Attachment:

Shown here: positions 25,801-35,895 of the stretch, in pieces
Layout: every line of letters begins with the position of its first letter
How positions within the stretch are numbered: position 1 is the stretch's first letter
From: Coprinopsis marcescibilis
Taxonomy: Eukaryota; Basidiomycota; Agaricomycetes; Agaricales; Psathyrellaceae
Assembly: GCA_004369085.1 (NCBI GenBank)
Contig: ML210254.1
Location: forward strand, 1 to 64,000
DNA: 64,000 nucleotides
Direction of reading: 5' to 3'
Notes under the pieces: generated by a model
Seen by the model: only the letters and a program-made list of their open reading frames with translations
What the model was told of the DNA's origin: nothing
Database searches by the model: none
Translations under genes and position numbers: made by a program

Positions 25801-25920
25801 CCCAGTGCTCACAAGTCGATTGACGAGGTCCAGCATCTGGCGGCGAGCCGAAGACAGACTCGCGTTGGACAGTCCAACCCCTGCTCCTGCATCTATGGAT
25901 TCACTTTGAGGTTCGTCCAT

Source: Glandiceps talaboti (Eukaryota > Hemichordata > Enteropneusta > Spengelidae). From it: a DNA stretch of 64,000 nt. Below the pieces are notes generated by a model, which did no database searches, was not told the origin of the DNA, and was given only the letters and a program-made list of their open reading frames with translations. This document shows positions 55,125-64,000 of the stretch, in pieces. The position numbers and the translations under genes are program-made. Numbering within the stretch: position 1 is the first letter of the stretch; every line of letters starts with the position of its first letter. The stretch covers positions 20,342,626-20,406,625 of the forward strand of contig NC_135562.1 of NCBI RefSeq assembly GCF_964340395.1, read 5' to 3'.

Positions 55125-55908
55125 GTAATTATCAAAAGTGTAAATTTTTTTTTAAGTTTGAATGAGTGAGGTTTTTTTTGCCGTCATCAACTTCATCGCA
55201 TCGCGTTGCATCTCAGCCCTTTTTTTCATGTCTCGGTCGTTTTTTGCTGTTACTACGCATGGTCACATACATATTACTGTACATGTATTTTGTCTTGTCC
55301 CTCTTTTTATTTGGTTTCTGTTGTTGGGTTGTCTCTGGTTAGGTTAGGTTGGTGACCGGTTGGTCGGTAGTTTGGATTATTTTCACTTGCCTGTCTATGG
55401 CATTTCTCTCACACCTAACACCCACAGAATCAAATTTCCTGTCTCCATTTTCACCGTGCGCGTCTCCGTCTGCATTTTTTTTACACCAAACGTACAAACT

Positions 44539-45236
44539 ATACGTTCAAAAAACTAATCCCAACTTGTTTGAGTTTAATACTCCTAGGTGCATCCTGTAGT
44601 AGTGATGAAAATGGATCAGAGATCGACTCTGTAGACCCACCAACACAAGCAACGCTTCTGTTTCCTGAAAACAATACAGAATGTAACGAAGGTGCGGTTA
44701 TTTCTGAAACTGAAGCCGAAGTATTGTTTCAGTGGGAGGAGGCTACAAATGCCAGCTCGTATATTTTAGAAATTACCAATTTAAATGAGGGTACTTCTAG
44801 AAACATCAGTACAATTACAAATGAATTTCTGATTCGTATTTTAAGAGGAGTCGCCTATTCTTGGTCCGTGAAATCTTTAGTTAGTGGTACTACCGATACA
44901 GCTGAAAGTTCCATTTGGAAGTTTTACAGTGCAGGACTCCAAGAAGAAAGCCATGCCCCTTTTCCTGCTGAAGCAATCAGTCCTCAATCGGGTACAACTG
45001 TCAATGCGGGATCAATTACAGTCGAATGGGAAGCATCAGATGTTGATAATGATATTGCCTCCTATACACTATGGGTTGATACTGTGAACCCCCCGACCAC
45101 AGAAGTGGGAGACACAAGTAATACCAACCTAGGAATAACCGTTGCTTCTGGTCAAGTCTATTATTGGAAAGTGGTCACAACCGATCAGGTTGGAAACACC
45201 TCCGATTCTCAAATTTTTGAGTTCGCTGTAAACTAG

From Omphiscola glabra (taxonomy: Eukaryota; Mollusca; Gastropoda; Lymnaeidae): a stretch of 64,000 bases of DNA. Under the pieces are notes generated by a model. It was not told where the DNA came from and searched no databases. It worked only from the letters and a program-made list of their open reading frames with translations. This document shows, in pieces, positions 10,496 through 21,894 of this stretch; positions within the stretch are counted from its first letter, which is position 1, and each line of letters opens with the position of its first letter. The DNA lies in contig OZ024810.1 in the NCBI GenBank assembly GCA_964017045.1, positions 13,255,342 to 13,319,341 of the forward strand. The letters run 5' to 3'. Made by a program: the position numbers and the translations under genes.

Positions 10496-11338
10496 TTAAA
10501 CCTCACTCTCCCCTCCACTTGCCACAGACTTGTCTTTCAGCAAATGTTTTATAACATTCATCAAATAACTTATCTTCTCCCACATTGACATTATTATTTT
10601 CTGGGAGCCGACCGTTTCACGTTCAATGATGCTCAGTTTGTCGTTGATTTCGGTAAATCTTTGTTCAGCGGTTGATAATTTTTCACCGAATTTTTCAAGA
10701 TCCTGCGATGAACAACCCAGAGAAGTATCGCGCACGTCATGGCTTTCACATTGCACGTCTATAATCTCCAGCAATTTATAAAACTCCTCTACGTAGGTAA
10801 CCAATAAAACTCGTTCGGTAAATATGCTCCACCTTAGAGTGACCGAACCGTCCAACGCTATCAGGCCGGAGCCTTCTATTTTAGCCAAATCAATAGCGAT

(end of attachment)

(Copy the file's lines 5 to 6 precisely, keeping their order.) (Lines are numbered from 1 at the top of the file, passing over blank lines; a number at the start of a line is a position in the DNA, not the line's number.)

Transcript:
Taxonomy: Eukaryota; Basidiomycota; Agaricomycetes; Agaricales; Psathyrellaceae
Assembly: GCA_004369085.1 (NCBI GenBank)